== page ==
go underground.

Take a walk beneath the cool earth in a lava tube that once was a flowing river of fiery lava. Thurston Lava Tube in Hawaiÿi Volcanoes National Park is located near the Kïlauea Iki Overlook—just a short 20-minute walk through a lush tree fern forest allows you to walk through an old lava cave. It’s remarkable to think that several hundred years ago that red-hot lava rushed through this place. Nähuku, as it was once known and literally translates to protuberances in Hawaiian, was discovered in 1913 by Lorrin Thurston, who was a local newspaper publisher.

Along with tremendous benefits on the external body, hiking has many advantages that go unseen within the body as well. Since hiking is an exercise that provides both sculpting and cardiovascular exercise, a good hike in the mountains can get the blood flowing and increase circulation, which plays an important role in maintaining general health. You also get the sense of serenity that nature provides allowing you to find peace and de-stress in a tranquil setting. And with so many incredible, natural wonders on the Big Island to explore like secluded beaches, heated tidepools, and hidden waterfalls, you can choose a hike that suits your physical ability and schedule. It’s simple to go on your own, but if you prefer to go with a professional guide for a stress-free adventure with all the necessities taken care of for you like driving, packing gear and lunch, try Hawaii Forest & Trail (808) 331-3635. 18

stop and smell the tropics.

With so many intoxicating, heavenly scents from beautiful, fragrant flowers from melia (plumeria) and pïkake (jasmine) to gardenias and tuberose found on the Big Island, your head may spin from the sensory overload in the best way possible way.



hike for your health.



Fair Wind II and Hula Kai at historic Kealakekua Bay & site of the Captain Cook Monument Information & Reservations 808.345.6213 |













FAVORITE BEACH: Kikaua Point. This is where my family journey began eight years ago when Sonia and I were married there, and it is a great beach to bring our young kids to because of the protected nature and family-friendly amenities. FAVORITE FOOD: The Huli Huli Chicken that GJ’s sells on Saturdays in Waimea next to the Kamuela Wine Store. Great people executing simple yet savory food every week. FAVORITE PASTIME/ACTIVITY: Triathlon. This is the epicenter for the sport and I get to explore the island running, biking and swimming in the ocean. So many surreal sights! It is a sport that tests one’s mental toughness and pushes you beyond your personal limits. FAVORITE HAWAIIAN PRODUCT: Hawaiian chili pepper. Whether from the farmers at Pukalani Stables or those grown in our garden, they adorn most meals at my house since they add a perfect amount of heat to our food. FAVORITE PLACE TO CATCH THE SUNSET/SUNRISE: Sunrise anywhere on the ocean, but ideally in an outrigger canoe because I feel so connected to the ÿäina (land) in those moments. FAVORITE PLACE TO SPLURGE: ÿULU Ocean Grill because the oceanfront location combined with the local food products and excellence in execution and service is a rare combination that the team nails every night. FAVORITE PLACE TO TAKE IN THE HISTORY: A long run early in the morning in Hawaiÿi Volcanoes National Park amongst the rainforest, steam vents and sounds of the caldera in the background.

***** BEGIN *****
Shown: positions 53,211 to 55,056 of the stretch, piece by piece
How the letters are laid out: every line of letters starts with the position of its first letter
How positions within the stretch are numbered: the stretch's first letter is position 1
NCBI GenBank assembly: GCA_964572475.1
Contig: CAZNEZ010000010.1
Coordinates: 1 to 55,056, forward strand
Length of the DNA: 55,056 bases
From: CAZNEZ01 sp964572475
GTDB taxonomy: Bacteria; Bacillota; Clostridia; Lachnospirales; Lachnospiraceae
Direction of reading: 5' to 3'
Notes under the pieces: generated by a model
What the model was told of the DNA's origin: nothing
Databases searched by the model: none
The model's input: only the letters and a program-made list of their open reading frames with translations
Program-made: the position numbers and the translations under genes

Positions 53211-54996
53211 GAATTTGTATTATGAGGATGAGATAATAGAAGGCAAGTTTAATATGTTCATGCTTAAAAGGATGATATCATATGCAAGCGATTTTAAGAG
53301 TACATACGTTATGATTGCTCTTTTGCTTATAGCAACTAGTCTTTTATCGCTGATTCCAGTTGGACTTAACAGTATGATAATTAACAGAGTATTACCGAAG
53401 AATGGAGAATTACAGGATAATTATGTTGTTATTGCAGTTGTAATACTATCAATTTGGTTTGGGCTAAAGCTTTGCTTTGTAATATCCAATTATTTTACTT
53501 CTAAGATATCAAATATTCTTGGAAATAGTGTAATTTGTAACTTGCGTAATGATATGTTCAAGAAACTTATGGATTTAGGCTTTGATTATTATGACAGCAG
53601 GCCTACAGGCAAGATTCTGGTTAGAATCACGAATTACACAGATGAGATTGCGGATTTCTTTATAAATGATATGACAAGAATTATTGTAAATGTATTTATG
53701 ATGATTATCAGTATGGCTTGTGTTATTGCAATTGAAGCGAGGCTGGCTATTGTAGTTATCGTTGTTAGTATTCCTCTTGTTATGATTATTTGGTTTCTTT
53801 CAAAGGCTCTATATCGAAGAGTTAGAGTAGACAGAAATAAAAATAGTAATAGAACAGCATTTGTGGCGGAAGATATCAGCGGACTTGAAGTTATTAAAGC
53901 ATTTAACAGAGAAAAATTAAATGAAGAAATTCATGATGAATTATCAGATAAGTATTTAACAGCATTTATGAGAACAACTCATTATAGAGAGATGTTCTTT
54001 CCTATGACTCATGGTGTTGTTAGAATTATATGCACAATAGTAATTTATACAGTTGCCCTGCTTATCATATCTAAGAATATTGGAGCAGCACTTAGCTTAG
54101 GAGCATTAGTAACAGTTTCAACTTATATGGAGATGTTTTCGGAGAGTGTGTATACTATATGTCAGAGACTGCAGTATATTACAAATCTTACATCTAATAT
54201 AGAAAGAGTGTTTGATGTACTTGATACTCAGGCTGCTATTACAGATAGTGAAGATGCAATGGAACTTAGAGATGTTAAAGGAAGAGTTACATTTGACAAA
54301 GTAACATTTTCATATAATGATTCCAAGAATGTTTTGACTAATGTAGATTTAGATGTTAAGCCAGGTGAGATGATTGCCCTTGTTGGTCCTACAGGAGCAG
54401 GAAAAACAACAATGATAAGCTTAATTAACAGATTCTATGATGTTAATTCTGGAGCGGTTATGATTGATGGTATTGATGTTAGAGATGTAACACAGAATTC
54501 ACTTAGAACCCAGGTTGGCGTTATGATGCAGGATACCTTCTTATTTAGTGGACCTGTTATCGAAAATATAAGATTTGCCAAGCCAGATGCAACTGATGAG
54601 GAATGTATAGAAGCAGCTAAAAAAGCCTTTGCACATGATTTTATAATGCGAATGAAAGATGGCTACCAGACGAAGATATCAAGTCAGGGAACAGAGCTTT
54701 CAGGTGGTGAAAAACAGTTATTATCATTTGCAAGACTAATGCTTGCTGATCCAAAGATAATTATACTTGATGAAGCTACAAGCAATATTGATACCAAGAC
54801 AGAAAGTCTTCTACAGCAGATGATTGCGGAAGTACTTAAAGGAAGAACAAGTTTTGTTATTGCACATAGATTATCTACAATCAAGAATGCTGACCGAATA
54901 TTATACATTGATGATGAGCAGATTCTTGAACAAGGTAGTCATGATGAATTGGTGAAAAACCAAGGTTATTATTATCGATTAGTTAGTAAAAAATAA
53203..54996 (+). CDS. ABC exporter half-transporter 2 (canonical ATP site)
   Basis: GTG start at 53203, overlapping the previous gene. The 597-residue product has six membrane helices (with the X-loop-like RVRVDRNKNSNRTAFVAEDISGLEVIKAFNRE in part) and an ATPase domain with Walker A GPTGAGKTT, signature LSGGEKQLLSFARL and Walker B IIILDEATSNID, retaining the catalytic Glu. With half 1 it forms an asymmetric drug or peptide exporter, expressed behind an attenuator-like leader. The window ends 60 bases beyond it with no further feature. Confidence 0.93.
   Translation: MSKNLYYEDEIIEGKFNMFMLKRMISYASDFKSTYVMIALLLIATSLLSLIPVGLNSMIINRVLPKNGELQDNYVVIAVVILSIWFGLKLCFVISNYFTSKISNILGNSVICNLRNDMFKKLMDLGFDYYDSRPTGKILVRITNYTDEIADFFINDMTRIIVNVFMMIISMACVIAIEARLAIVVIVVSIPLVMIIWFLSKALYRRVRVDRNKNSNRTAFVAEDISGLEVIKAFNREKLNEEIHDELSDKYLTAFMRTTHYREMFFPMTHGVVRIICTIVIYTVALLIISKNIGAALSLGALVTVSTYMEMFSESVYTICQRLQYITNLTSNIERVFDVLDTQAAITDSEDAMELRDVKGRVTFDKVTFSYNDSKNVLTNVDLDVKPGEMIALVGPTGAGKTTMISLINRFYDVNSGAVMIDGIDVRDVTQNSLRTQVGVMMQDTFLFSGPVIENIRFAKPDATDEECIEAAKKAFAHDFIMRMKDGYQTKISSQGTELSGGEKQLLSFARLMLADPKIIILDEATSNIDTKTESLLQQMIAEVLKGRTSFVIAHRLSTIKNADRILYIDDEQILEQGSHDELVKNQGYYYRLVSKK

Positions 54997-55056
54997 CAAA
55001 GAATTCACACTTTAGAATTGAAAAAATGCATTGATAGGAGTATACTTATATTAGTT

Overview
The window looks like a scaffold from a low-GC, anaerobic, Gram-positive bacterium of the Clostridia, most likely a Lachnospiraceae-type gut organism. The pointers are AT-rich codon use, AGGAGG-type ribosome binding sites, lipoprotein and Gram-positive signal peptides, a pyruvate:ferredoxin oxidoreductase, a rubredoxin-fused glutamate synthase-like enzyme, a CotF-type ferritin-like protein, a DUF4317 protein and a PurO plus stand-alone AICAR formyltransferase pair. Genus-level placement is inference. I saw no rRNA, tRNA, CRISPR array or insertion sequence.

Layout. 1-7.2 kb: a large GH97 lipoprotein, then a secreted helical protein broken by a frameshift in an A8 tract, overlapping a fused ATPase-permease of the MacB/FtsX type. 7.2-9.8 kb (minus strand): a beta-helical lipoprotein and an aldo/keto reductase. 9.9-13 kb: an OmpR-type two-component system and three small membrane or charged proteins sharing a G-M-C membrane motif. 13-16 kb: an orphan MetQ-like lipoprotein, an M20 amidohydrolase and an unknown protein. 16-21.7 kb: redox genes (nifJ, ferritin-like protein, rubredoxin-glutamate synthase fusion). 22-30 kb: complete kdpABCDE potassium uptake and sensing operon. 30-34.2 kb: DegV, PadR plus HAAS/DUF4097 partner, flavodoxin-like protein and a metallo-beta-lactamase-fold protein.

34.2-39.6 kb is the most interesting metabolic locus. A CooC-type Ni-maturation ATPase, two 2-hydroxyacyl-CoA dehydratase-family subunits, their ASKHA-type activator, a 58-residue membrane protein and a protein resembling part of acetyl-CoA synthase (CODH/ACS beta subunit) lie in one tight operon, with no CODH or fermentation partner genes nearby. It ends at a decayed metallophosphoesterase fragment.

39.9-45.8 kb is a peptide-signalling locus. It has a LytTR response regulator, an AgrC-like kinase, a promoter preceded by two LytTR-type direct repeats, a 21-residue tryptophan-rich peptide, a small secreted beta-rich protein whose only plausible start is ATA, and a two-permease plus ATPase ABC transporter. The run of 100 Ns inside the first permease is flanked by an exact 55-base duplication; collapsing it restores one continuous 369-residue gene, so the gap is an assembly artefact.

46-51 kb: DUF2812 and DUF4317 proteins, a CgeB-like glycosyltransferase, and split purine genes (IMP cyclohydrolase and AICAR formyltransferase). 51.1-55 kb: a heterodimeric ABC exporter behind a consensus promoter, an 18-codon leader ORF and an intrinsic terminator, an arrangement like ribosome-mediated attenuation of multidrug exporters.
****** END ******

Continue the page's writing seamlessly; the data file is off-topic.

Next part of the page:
IF YOU WERE A VISITOR, YOU WOULD WANT TO KNOW…explore the island through the wide array of food it offers. Be adventurous in what you try and generous with your compliments.




my local faves

LUCKY YOU LIVE HAWAI‘I…because the people of this island practice aloha and respect all who do the same. I want my children to one day understand the intrinsic value in this rare human quality.

let nothing come between us


Let nothing come between you and the sea, sand and sky. Let nothing come between you and the legendary destination that created and has defined island luxury for generations: The Mauna Kea Resort. If your idea of Hawaii is the beach, then why not live directly on the best in all the islands — Hapuna. We invite you to express your interest in our debut release of 17 residences in this remarkable and exceedingly rare offering. 808.557.8689

For Hapuna Beach Residences, obtain the Developer’s Public Report for a Condominium required by Hawaii law and read it before signing a binding sales contract. No federal or state agency has judged the merits or value, if any, of these properties. This does not constitute an offer to sell or a solicitation of any offer to buy where prohibited by law.





Experience the flavors of iconic Hawai‘i.


Casual dining in a beachside atmosphere, with fresh fish grilled just so, imaginative kabobs and island-fresh salads.

Overlooking Kauna‘oa Bay, Manta pioneered Kohala Regional Cuisine, featuring locally sourced ingredients delivered daily.

Our golf clubhouse restaurant offers casual island cuisine adjacent to the first tee. Grass-fed burgers, fish tacos and cold beer on tap.

C A L L 8 0 8 - 8 8 2 - 5 8 1 0 F O R R E S E R VAT I O N S THE WESTIN